We're switching him to a private school with smaller classrooms and individual help if needed. They also require participation in sports. They are not mandated to provide special education services since they are not a public school. Do you feel the smaller classrooms and individual attention will help him to stay on track or are we in for the same troubles as last year? What can we do to help him have a successful school year in this new environment?
Try these steps to make the transition to a new school easier:
Contact his new school early and see if it has a study skills course for students. Many schools start this kind of support in fifth or sixth grades because they know that students have trouble mastering the levels of independence that are necessary at this time. You can also check summer school or community centers to see if they offer courses like this. Ask if there is a planner that students use regularly that can be checked by someone at home and at school to see if assignments are being recorded.
There are some excellent books and videos available that can make this transition easier. Have a look at Leslie Davis and Sandi Sirotowitz's book and video, Study Strategies Made Easy: A Practical Plan for School Success or Sandra Rief's How to Reach and Teach ADD/ADHD Children. Both offer excellent ideas for time management and organization skills.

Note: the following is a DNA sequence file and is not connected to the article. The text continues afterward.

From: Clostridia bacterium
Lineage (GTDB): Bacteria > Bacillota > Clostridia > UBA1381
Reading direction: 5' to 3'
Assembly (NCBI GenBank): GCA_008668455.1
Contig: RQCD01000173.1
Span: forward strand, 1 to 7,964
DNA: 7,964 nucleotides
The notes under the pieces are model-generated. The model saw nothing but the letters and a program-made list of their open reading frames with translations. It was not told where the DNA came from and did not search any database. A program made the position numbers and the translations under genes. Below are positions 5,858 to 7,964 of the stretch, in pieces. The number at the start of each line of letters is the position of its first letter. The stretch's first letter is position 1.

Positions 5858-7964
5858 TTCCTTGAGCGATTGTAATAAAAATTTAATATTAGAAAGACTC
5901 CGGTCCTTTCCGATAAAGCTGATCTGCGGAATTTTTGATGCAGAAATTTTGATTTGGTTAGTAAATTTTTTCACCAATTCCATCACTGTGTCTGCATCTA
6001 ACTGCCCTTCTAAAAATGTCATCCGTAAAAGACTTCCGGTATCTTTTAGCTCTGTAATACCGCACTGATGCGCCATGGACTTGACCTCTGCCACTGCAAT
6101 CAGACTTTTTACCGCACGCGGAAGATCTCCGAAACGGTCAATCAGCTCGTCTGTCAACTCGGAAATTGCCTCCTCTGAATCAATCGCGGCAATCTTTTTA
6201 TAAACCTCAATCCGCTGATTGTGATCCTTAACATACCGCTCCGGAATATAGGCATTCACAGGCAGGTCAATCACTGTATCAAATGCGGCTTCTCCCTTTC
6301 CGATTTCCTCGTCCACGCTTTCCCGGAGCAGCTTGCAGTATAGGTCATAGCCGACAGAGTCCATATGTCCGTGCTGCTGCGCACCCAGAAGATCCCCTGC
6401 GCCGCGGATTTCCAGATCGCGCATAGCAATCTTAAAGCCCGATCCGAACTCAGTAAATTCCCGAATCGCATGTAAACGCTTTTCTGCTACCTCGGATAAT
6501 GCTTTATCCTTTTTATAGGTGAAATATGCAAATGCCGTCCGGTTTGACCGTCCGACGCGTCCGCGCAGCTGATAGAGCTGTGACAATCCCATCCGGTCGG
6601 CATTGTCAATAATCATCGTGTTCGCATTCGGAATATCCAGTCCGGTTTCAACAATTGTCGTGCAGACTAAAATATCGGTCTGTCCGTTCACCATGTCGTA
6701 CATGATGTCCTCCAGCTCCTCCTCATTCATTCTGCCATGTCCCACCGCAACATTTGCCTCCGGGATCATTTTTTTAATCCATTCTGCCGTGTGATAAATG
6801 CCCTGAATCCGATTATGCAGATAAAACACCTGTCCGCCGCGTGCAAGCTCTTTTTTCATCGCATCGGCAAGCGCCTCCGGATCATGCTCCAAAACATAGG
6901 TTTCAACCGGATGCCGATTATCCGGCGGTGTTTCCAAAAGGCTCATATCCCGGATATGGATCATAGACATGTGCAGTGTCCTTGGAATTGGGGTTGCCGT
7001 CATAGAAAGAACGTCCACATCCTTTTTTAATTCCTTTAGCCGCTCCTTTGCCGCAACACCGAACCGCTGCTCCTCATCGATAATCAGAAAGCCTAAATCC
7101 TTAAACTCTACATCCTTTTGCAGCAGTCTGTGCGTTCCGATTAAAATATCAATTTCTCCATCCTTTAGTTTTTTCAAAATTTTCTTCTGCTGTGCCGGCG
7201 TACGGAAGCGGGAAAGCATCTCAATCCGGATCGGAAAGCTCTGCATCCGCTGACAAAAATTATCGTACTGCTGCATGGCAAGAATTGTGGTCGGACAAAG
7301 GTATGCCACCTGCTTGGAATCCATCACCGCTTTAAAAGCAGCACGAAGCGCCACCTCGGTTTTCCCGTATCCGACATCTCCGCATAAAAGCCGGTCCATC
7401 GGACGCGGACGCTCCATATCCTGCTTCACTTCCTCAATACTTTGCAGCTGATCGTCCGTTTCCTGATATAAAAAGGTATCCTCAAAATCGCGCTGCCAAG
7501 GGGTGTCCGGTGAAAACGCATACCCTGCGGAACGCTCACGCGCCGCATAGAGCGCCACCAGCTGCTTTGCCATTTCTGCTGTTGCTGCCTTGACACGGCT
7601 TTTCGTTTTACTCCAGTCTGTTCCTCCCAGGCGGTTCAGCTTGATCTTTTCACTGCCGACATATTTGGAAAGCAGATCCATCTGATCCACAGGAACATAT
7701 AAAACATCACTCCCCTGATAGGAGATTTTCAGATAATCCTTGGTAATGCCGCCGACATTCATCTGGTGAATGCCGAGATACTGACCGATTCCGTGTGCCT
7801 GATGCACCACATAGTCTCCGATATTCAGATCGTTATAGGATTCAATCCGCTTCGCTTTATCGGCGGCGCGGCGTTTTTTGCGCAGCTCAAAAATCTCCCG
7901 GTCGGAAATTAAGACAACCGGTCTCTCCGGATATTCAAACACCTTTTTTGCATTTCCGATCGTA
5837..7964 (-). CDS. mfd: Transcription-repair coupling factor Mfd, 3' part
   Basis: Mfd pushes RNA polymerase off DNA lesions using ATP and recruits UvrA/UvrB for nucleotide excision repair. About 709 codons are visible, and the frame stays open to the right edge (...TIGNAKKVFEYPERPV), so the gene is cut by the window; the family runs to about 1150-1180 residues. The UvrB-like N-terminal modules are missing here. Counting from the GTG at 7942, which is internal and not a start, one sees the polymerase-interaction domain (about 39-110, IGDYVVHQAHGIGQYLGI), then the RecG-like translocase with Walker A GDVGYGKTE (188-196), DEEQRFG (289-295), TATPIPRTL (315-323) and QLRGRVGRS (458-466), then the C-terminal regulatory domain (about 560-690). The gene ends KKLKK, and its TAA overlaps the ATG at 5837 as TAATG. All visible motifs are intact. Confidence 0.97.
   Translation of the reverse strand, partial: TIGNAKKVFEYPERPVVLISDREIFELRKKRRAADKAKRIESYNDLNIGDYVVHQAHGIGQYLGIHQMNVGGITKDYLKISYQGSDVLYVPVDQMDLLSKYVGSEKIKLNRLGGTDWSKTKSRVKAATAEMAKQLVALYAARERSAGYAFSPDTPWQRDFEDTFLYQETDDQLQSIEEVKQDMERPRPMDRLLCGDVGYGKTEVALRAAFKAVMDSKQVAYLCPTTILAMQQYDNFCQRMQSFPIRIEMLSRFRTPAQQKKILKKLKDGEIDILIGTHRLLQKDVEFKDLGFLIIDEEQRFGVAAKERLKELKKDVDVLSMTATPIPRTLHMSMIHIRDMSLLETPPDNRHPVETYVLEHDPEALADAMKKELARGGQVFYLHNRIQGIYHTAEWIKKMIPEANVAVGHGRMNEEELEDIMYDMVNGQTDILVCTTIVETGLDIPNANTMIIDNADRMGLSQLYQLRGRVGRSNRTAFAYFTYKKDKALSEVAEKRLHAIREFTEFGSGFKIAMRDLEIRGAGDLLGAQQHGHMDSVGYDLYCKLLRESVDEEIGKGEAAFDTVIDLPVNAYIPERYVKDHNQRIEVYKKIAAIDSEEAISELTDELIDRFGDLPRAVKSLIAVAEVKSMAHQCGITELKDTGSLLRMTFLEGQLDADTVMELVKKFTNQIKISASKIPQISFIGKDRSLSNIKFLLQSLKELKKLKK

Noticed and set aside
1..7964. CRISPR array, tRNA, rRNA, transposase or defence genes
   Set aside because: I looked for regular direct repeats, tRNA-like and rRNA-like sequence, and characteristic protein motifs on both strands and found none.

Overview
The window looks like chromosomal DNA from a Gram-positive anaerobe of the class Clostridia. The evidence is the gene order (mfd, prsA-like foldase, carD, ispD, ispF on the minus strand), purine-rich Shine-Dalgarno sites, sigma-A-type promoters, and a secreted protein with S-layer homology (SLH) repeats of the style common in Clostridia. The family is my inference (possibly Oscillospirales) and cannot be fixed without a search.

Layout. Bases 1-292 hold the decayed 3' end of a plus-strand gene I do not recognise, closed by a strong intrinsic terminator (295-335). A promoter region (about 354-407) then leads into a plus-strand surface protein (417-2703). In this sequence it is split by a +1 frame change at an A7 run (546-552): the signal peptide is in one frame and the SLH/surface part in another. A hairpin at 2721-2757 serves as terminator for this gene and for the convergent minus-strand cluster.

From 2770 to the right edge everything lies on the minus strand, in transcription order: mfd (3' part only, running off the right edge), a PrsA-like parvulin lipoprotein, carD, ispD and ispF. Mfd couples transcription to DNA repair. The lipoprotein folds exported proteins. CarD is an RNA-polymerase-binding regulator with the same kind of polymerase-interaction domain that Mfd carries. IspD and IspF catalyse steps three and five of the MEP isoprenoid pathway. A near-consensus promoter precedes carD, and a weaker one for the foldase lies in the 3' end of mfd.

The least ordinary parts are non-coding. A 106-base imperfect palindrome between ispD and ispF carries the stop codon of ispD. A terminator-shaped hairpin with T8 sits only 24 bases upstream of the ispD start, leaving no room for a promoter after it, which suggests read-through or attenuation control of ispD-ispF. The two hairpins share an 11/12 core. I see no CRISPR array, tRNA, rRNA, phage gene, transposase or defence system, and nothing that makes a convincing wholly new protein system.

Meet with your son's teachers early so that they see that you are serious about your role as part of the team working together to support your child. Ask that you be informed as soon as any problems occur so that you can work together to nip them in the bud.
If your son is having difficulty doing his homework because he lacks the skills necessary to complete it successfully, it will be critical for you to make sure he has the support necessary to develop those skills. If his school does not offer the regular help of a learning specialist, then you will need to provide outside support for him. Call the toll-free number of the Learning Disabilities Association (1-888-300-6710) to see if there's a branch of this advocacy group in your community. They should have a list of recommended tutors. Many branches also hold regular meetings for parents to offer support and information. You can also try the Coordinated Campaign for Learning Disabilities at 1-888-GR8-MIND or the National Center for Learning Disabilities at 1-800-575-7373 for referrals.
The most important thing to remember during this transition is to be proactive and not just reactive. Your son will make a much easier transition if supports are put in place early and are modified or supplemented as the need occurs during the year.